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Molecular basis of the essential s phase function of the rad53 checkpoint kinase
Umeå University, Faculty of Medicine, Department of Medical Biochemistry and Biophysics.
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2013 (English)In: Molecular and Cellular Biology, ISSN 0270-7306, E-ISSN 1098-5549, Vol. 33, no 16, 3202-3213 p.Article in journal (Refereed) Published
Abstract [en]

The essential yeast kinases Mec1 and Rad53, or human ATR and Chk1, are crucial for checkpoint responses to exogenous genotoxic agents, but why they are also required for DNA replication in unperturbed cells remains poorly understood. Here we report that even in the absence of DNA-damaging agents, the rad53-4AQ mutant, lacking the N-terminal Mec1 phosphorylation site cluster, is synthetic lethal with a deletion of the RAD9 DNA damage checkpoint adaptor. This phenotype is caused by an inability of rad53-4AQ to activate the downstream kinase Dun1, which then leads to reduced basal deoxynucleoside triphosphate (dNTP) levels, spontaneous replication fork stalling, and constitutive activation of and dependence on S phase DNA damage checkpoints. Surprisingly, the kinase-deficient rad53-K227A mutant does not share these phenotypes but is rendered inviable by additional phosphosite mutations that prevent its binding to Dun1. The results demonstrate that ultralow Rad53 catalytic activity is sufficient for normal replication of undamaged chromosomes as long as it is targeted toward activation of the effector kinase Dun1. Our findings indicate that the essential S phase function of Rad53 is comprised by the combination of its role in regulating basal dNTP levels and its compensatory kinase function if dNTP levels are perturbed.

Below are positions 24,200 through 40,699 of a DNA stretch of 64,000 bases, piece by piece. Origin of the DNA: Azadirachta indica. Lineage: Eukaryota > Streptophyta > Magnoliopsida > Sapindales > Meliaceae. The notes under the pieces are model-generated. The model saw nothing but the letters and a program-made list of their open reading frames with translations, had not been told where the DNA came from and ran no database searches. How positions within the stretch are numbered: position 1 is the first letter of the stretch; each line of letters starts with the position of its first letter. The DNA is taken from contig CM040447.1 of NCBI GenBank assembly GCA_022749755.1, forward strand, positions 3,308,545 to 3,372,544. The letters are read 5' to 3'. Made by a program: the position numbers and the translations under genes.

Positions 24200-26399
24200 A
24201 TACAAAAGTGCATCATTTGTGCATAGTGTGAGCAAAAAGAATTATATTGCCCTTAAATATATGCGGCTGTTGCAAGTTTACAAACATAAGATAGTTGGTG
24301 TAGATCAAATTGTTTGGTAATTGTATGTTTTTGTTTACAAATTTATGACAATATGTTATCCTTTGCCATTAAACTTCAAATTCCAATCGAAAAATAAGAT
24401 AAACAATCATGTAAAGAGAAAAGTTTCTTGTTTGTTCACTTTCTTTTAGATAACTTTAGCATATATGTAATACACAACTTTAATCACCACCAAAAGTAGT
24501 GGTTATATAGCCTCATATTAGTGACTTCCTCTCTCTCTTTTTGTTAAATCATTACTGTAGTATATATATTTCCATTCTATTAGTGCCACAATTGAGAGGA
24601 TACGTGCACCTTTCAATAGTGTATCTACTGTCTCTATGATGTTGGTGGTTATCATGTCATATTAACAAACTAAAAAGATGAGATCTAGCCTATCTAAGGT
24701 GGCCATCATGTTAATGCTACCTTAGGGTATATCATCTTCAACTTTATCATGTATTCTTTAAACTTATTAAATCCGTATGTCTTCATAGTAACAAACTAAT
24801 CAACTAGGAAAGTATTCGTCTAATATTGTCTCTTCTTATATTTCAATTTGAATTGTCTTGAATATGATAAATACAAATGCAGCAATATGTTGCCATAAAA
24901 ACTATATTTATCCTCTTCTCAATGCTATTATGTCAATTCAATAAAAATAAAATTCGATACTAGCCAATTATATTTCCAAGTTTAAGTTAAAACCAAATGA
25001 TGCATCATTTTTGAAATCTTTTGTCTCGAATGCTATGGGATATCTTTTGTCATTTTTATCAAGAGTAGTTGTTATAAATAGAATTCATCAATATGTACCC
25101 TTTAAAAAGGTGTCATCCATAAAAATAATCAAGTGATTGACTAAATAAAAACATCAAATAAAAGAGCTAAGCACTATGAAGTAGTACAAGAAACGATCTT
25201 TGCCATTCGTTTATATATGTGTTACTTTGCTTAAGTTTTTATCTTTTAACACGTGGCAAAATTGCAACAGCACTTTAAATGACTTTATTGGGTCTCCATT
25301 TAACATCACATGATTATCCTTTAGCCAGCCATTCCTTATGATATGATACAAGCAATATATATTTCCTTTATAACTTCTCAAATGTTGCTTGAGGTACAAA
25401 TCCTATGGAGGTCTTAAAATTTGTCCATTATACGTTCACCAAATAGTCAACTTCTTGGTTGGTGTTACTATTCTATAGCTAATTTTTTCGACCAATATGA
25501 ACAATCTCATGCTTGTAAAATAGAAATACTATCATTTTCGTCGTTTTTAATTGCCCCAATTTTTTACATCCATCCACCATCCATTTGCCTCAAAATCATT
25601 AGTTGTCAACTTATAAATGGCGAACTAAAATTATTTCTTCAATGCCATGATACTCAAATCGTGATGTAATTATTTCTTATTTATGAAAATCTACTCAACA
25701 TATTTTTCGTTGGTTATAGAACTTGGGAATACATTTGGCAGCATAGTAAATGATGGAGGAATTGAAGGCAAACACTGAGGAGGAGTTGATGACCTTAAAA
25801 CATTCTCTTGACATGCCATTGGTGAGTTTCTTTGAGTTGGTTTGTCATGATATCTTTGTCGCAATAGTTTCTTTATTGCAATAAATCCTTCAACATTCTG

Place, publisher, year, edition, pages
2013. Vol. 33, no 16, 3202-3213 p.
National Category
Medical Biotechnology (with a focus on Cell Biology (including Stem Cell Biology), Molecular Biology, Microbiology, Biochemistry or Biopharmacy)
Identifiers
URN: urn:nbn:se:umu:diva-79776DOI: 10.1128/MCB.00474-13ISI: 000322224400012PubMedID: 23754745OAI: oai:DiVA.org:umu-79776DiVA: diva2:644767
Available from: 2013-09-02 Created: 2013-09-02 Last updated: 2017-12-06Bibliographically approved
In thesis
1. DNA precursor asymmetries, Mismatch Repair and their effect on mutation specificity
Open this publication in new window or tab >>DNA precursor asymmetries, Mismatch Repair and their effect on mutation specificity
2015 (English)Doctoral thesis, comprehensive summary (Other academic)
Abstract [en]